Basically I cleaned my cabinets and doors.

Took down my doors and took off all hardware.

I did a layering process on mine but I would recommend doing a bit of pracice on some old boards just to get a feel of whether you want to wipe on, brush on, etc. I also had the counter help at the store dip the stir'ers in the gel stain so I could take the different shades home and look at them there, yours should be pretty easy to decide on since you are not working with color as I was.

As you are working if you do not like what you are seeing simply wipe the gel off with mineral spirits and start over, it is that "easy".

I think that as with paint it would be much better to do two coats to acheive the color you are looking for than one thick one. ( of course one coat may do it ) I found that drying time was about 24 hours til ALL the tackiness was gone.

When doors and cabinets were dry and I was happy with color depth I brushed on poly, let dry overnight, put on hardware, and re-hung doors.

From start to finish- 3 days.

WAY worth it!


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RE: restaining cabinets darker without stripping

bump


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RE: restaining cabinets darker without stripping

I am interested in restaining my Kitchen cabinet a darker colors, so you are saying that I can use a gel stain that is darker than the color I have--and that is the only thing I need to do. I also, want to stain my bathroom cabinets that are painted white--so can I just use a gel stain of my choice of color. Please let me know. Thank you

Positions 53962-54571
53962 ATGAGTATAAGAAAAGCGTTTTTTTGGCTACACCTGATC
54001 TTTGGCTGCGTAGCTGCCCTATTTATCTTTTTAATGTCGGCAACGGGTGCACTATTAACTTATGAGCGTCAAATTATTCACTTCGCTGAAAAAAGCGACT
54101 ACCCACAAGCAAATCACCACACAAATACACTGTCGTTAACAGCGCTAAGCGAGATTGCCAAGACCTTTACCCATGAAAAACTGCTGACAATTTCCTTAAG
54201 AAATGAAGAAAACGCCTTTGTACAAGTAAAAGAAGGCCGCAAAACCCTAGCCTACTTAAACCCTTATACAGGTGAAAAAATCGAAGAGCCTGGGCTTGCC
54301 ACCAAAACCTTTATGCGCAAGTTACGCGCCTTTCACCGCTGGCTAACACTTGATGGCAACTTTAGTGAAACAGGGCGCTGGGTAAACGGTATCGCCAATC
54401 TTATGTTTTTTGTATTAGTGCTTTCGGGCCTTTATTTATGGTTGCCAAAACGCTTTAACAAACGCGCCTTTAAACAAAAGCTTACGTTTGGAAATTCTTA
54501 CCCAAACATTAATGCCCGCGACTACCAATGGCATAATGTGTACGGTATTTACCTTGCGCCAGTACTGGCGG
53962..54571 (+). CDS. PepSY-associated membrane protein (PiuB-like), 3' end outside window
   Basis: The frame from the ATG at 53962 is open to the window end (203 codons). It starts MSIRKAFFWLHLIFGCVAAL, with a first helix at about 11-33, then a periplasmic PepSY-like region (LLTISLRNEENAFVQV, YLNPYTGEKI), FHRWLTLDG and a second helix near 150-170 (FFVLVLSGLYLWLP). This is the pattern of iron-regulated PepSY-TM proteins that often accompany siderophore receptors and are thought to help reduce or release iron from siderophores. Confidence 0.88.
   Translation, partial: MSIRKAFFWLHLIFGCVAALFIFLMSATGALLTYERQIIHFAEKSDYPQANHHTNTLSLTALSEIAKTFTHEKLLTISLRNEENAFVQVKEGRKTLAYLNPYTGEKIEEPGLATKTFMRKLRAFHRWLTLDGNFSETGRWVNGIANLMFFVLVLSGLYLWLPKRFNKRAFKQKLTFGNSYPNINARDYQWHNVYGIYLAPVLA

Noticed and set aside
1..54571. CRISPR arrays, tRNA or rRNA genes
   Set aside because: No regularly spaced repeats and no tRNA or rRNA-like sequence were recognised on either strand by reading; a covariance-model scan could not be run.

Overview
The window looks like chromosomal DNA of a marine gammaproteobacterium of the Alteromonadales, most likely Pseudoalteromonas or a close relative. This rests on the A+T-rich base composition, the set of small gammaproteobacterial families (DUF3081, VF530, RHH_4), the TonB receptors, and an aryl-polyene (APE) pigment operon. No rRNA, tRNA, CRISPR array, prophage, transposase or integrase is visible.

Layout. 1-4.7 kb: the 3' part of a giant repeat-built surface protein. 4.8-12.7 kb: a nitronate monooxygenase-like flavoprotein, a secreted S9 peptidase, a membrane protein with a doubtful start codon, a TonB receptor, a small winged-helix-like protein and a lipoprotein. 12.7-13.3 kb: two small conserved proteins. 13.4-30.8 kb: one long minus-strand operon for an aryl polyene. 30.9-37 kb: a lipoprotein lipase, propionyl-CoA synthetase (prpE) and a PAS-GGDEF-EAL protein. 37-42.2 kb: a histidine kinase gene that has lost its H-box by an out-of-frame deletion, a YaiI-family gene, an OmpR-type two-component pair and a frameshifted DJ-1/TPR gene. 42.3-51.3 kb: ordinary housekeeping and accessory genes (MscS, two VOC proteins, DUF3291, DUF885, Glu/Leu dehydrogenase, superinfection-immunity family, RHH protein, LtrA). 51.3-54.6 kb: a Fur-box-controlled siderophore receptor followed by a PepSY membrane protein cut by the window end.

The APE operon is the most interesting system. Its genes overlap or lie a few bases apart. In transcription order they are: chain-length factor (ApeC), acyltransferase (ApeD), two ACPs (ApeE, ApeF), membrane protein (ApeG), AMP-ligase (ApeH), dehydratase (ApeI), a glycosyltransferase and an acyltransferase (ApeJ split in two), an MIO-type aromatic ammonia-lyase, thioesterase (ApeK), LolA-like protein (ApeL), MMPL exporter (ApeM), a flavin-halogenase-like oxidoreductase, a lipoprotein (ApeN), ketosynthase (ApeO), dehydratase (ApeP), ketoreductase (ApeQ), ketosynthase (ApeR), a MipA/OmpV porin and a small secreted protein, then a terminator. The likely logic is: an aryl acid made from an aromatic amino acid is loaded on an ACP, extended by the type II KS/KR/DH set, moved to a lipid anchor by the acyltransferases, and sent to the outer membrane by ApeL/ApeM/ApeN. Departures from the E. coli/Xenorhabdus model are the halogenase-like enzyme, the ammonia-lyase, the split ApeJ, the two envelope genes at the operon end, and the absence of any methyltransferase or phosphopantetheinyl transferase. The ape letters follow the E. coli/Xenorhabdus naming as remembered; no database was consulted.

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Clara: restaining cabinets darker without stripping

Hi Guys

this might be useful for our cabinets and the cabinets at your new house Jane. In case you want to stain them.

Clara


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RE: restaining cabinets darker without stripping

I have tried restaining cabinets with gel stain. I tried first with the back of a door, but it didn't come out very well. I have oak cabinets, and bought brown mahagony since I wanted it just a little more reddish, which didn't work at all.
Oak has a very lively pattern, and the pigments filled in the pattern so it looked even more lively. I think it only works on more even woods, like maple etc., or you have to stain them so dark so they almost look like painted.
I will skip that, and just clean the cabinets and put on a layer of the satin topcoat instead.
I just have to tell myself I like yellowish oak...
Anyway, I'm changing the countertop and all appliances and the handles, so I'll see what it looks like when that is done. If I don't like it I will paint the cabinets white instead.


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RE: restaining cabinets darker without stripping

I have the ugly honey oak cabinets from the early 90's and I HATE the color...they are solid oak, and I am going to try this...I only want them slightly darker so I am hoping this will work. Thanks for the posts and I will let you know how it works>


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RE: restaining cabinets darker without stripping

I also have that ugly 1990's golden oak woodwork syndrome - I am going to try a primer then the gel stain can anyone offer me any advice? Thanks :-)